After quick intros from the senior nurse and a stroke-specific nurse-in-training, I went through most of the same tests again. I stuck out my tongue for a second stranger. Apparently, they found nothing worrying as they said goodbye after it was over.
Eventually, I was told that I would be doing a bunch of tests: lots of blood tests (CBC, heart enzymes, thyroid, liver function), a CAT scan of my head, a chest x-ray. They were checking for blockages or blood clots that may be causing my weird headache or the dizziness or the chest pains. An MRI later was added later.
I tried to remain calm as I was taken to do each test, getting shuffled back and forth on stretchers because I couldn’t be trusted to not fall over walking and this hospital seemed to only rarely use wheelchairs.
Before my MRI and after the others, the ER doctor came by to tell me the crushing news: she’d been in consultation with the staff neurologist: “I’m going to have you stay here for observation at least overnight.” Then an internist checked me out and confirmed that overnight and the need for an MRI.
I was terrified at the concept of the MRI. Giant, metal tube where you can’t see out and it makes loud noises. I knew I was getting a bunch of different “studies” done – studies, not tests, for some reason – but had no idea how long it would take – it took an hour. But, I didn’t freak out except for maybe three minutes when I couldn’t hear if the tech said “You’re done” or “You’re almost done.” I assumed I was actually done but still had ten minutes left, the sudden clicking of the machine starling me into disappointment. When done, my neck and shoulders were killing me from having laid perfectly still that entire time. (Matt gave my parents a call to tell them what was going on while I was in the tube. They were, obviously, worried, but we kept them updated until I was released.)
There was some confusion over where I was to return to – my ER spot had already been re-assigned but the radiology tech wasn’t given my upstairs room number. After a few phone calls, I had my room number and was moved upstairs.
The nurse came in, a slender guy our age or younger with a good smile: “Welcome to the Neurosciences floor.”
We settled into the huge, corner room in an obviously newly renovated wing. Matt played on my phone, I tried to watch TV despite the poor satellite reception (stupid rain showers). And they kept taking my vitals and hooked me up to a portable heart telemetry unit. A nice gentlemen who goes by Uncle (his nephew worked there, too, and always just called him Uncle – others heard this and the nickname stuck) brought me some dinner – my first food other than a banana at breakfast and some crackers and a ginger ale a nurse begged my doctor to be allowed to give me.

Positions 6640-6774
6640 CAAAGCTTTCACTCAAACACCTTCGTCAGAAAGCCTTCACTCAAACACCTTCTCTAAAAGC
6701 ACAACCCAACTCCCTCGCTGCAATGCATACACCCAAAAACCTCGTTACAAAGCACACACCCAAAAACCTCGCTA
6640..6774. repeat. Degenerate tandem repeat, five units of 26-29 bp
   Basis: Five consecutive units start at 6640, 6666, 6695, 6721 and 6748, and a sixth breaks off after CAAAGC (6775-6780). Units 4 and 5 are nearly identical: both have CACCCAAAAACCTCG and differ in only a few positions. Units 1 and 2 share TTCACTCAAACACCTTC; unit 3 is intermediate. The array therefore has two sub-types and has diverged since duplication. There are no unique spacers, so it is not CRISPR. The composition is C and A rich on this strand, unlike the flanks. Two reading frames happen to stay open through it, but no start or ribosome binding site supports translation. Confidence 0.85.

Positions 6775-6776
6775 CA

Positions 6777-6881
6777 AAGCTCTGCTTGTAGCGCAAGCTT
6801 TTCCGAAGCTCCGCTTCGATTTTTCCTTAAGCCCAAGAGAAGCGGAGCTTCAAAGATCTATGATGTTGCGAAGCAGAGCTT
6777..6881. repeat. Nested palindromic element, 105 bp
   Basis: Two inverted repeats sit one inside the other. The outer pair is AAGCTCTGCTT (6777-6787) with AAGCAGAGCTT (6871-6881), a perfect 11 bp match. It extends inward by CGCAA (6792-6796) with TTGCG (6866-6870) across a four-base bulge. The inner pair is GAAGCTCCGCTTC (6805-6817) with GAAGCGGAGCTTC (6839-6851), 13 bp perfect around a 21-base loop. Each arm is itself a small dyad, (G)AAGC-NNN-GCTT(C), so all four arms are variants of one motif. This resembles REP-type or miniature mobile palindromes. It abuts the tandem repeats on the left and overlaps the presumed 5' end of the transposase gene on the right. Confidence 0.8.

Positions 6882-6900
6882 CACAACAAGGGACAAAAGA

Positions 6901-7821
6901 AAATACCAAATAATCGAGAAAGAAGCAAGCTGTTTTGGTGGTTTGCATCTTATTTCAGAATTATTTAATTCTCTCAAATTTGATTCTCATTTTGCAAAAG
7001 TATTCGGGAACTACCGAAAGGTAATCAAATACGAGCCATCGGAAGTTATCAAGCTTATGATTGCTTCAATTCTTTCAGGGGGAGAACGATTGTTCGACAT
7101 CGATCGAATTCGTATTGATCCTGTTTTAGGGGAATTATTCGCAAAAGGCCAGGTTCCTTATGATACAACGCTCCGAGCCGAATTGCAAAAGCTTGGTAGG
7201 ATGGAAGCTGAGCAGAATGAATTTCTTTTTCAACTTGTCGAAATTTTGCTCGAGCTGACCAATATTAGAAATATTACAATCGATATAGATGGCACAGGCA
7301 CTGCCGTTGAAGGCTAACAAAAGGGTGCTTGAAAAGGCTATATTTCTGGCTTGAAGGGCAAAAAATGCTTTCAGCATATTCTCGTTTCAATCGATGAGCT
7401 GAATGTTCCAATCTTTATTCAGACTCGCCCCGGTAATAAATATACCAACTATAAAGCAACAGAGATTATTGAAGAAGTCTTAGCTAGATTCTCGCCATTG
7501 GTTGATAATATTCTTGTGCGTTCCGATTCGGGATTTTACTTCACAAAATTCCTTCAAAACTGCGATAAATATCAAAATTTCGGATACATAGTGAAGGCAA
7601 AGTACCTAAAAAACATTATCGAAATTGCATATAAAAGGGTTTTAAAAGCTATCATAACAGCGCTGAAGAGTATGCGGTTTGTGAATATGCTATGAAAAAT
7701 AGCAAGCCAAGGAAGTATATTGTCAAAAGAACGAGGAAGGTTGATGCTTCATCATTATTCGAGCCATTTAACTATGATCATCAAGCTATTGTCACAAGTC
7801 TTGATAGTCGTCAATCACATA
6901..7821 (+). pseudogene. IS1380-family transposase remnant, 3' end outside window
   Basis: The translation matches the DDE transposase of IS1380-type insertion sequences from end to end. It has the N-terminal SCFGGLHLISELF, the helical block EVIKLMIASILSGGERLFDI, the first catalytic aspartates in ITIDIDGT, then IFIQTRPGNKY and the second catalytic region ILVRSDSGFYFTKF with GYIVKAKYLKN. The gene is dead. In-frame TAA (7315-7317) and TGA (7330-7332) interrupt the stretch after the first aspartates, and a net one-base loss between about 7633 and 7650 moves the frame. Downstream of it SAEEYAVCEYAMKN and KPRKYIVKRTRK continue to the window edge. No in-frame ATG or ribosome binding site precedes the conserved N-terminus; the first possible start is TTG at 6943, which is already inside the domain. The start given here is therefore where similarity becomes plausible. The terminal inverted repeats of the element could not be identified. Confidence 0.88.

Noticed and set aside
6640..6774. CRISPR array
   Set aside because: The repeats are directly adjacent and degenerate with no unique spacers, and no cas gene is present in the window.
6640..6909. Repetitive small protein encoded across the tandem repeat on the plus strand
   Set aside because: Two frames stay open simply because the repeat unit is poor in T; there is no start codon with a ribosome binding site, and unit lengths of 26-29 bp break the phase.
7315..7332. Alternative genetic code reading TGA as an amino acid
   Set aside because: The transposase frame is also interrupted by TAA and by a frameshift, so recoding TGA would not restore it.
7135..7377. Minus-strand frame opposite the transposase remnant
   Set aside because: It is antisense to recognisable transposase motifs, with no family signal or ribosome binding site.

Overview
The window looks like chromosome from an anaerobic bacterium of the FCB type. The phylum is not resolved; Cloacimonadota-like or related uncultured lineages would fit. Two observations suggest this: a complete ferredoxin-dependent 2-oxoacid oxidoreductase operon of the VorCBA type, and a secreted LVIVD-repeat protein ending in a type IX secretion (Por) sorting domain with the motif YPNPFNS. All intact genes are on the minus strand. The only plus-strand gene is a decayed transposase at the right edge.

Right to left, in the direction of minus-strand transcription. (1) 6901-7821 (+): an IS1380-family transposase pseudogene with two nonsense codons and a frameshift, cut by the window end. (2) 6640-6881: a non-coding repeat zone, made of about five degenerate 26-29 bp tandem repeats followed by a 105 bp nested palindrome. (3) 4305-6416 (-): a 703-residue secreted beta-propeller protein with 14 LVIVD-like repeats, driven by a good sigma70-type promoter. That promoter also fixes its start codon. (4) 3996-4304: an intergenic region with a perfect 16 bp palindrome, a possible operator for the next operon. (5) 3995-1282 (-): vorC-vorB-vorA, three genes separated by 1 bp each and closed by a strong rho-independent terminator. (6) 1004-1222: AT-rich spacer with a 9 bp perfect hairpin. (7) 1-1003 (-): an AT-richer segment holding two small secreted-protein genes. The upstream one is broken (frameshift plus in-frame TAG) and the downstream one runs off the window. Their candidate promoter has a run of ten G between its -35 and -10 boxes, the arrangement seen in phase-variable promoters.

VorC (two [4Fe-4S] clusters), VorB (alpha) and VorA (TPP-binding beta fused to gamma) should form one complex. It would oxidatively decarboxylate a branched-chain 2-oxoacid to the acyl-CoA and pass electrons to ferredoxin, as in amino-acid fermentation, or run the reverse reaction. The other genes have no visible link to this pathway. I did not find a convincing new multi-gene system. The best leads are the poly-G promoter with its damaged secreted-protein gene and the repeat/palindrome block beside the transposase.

I met my fifth (sixth?) doctor around 8 when he came in. He didn’t ask me to retell the entire story – thank goodness – but he did spit out my results quickly.
“All of your tests showed nothing abnormal.” (You could see my first upstairs nurse – already there an hour past the end of his shift – visible relax at the news. I was probably the youngest on the floor by 20 years.)
Other nurses and techs came. They checked my vitals. They shined a flashlight in my eyes and did more neurological tests. They put me on an IV drip of saline because I was so dehydrated at that point. They convinced me to take some Pepsid and a headache-targeting pain killer. I wore the funny machine-inflated calf pads for a few hours because it was protocol and I didn’t want to get a nurse in trouble (they let me take them off around Midnight when I was, finally, ready to go to bed). I was awoke every few hours for vitals checks but I did sleep, getting up a bit before 8.
In the morning, it was lots of waiting. A PA from the neurology practice came by – more sticking out my tongue and bright lights in my eyes – and told me that this was just an atypical migraine.
“Migraines can be caused by all sorts of things.”
Usually these type are caused by an inflammation to muscles nearby or irritation of the occipital nerve which runs right where my pain was starting from. Sometimes they do regularly prescribed meds – like the ones I had overnight – but they could also do a nerve block which she didn’t go into but I later Googled (yeah, I know, don’t ever do that for medical stuff).
Eventually, the neurologist herself showed up (about 2 pm) and told me the same things, but that I could just go see someone in her practice outpatient to discuss future treatment.
All I heard was that I was done and could get out of the hospital as soon as my internist signed me off to go home. Another hour of waiting and my doctor was found.
“Your doctor put in your discharge notice.”
Finally – finally! – I could go home. I removed my electrodes myself and my nurse the IV (man, did that hurt). I signed my discharge orders and went with Matt to the car.
And we’re home now. I haven’t had any more dizziness or more of the stabbing headache. I’ve got a bit of a headache now, of the too-long-of-a-day-that’s-stressful type. So I will go and take an Advil and go to bed early. And, on Monday, I get to explain a whole different group of people why exactly I went to a doctor’s appointment just to get a little thing checked out but never came back. But that’s a problem for Monday.